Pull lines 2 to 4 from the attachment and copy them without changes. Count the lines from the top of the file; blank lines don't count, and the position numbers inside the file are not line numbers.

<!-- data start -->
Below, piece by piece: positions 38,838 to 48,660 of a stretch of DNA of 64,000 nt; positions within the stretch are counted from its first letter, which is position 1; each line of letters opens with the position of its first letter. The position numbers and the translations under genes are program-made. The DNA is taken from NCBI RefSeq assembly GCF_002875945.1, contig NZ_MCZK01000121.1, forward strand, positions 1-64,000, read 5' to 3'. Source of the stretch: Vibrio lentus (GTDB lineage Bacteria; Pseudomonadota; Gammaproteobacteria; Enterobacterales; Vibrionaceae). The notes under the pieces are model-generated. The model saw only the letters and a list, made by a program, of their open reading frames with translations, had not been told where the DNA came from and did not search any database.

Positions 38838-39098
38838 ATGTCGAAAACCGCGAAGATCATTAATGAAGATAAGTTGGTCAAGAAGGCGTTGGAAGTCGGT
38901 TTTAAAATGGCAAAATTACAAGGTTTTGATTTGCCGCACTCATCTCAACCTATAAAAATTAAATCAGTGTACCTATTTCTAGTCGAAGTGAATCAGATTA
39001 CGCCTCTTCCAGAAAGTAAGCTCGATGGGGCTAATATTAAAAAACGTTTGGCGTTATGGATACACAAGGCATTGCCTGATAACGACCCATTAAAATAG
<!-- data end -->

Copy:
Positions 38838-39098
38838 ATGTCGAAAACCGCGAAGATCATTAATGAAGATAAGTTGGTCAAGAAGGCGTTGGAAGTCGGT
38901 TTTAAAATGGCAAAATTACAAGGTTTTGATTTGCCGCACTCATCTCAACCTATAAAAATTAAATCAGTGTACCTATTTCTAGTCGAAGTGAATCAGATTA